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Are peaceful protests more effective than violent protests?

Nonviolent resistance is the practice of achieving goals such as social change through symbolic protests, civil disobedience, economic or political non-cooperation, or other methods while being non-violent. Non-violence is a core principle of Greenpeace and at the heart of all activities. Non-violent direct actions have proved essential to the success of campaigns in exposing environmental crimes, confronting unjust activities, and stopping environmental destruction. Courageous, inspiring people have engaged in peaceful protest, at the risk of repercussions, to stand for their own cause. It remains effective in shining a light on injustice, in raising awareness and in mobilising others to speak up with a collective voice.

 

A recent example of unrest erupts across the world after the killing of a Black man, George Floyd, by a white police officer, even some peaceful protests have descended into chaos, calling into question the efficacy of violence when it comes to spurring social change. According to Gordana Rabrenovic, an associate professor of Sociology at Northeastern University, violence might be the quickest way to achieve the goals, but in order to sustain victory, one would need to use coercion that keeps people in constant fear of punishment. Even peaceful civil rights movements are violent because it’s violence that motivates people to take action.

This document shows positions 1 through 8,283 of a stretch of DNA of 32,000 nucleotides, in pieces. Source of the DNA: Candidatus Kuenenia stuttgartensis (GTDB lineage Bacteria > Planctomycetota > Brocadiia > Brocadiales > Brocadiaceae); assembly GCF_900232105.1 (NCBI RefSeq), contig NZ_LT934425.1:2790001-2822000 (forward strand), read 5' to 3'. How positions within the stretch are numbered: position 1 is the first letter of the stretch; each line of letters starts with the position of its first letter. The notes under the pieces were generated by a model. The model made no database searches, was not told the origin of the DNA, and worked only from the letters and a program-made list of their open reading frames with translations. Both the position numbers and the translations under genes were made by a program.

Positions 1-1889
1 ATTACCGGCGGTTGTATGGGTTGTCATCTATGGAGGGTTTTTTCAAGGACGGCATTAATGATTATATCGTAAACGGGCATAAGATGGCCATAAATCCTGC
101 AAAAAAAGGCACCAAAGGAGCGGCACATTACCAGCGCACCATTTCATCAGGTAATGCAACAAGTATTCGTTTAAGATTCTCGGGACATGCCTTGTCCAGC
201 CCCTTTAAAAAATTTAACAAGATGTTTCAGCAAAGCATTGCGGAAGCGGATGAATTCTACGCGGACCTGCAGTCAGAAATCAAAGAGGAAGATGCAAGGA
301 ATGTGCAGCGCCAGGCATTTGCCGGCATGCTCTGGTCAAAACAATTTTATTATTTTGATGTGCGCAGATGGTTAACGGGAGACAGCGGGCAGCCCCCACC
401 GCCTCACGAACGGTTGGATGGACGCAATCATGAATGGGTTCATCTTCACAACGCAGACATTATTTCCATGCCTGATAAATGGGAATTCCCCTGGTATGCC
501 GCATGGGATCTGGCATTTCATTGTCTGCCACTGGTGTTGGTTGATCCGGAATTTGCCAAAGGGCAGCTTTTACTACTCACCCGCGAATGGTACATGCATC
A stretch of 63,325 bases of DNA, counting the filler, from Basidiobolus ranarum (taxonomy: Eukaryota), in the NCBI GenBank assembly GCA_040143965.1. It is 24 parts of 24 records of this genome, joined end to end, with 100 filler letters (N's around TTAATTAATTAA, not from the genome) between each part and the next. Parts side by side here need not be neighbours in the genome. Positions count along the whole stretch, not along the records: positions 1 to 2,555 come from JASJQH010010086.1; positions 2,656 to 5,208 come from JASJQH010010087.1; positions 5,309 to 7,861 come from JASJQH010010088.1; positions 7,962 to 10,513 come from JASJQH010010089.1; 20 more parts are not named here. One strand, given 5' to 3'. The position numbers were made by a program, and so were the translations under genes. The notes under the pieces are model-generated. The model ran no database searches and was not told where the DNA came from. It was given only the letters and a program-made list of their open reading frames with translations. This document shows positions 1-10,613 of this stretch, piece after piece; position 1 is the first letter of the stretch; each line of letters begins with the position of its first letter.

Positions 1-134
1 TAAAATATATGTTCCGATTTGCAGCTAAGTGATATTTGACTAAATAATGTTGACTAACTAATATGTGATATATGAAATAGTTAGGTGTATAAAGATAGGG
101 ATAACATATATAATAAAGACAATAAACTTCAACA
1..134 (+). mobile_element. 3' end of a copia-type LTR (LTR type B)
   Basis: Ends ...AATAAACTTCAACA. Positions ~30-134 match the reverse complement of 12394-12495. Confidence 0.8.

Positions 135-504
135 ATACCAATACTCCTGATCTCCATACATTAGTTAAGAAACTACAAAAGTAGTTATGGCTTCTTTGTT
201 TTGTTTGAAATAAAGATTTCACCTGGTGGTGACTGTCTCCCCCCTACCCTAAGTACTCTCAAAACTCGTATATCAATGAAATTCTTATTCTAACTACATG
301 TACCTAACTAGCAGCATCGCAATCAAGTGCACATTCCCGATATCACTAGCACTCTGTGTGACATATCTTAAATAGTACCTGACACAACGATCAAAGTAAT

The historical record of nonviolent action is full of powerful examples of the power of strikes, boycotts, and other tactics that don’t gather large numbers of people in public places. In South Africa, cultural and academic boycotts against racial apartheid helped lead to the end of the white-minority government. Mahatma Gandhi encouraged Indians to wear homespun cloth instead of imported clothing to help shift India toward economic independence from its colonial ruler. And more recently in Tunisia, in addition to the mass protests that marked the start of the 2011 Arab uprisings, strikes, and boycotts launched by labour and trade unions were key factors in the nonviolent ouster of President Ben Ali.

 

Gurbani Gandhi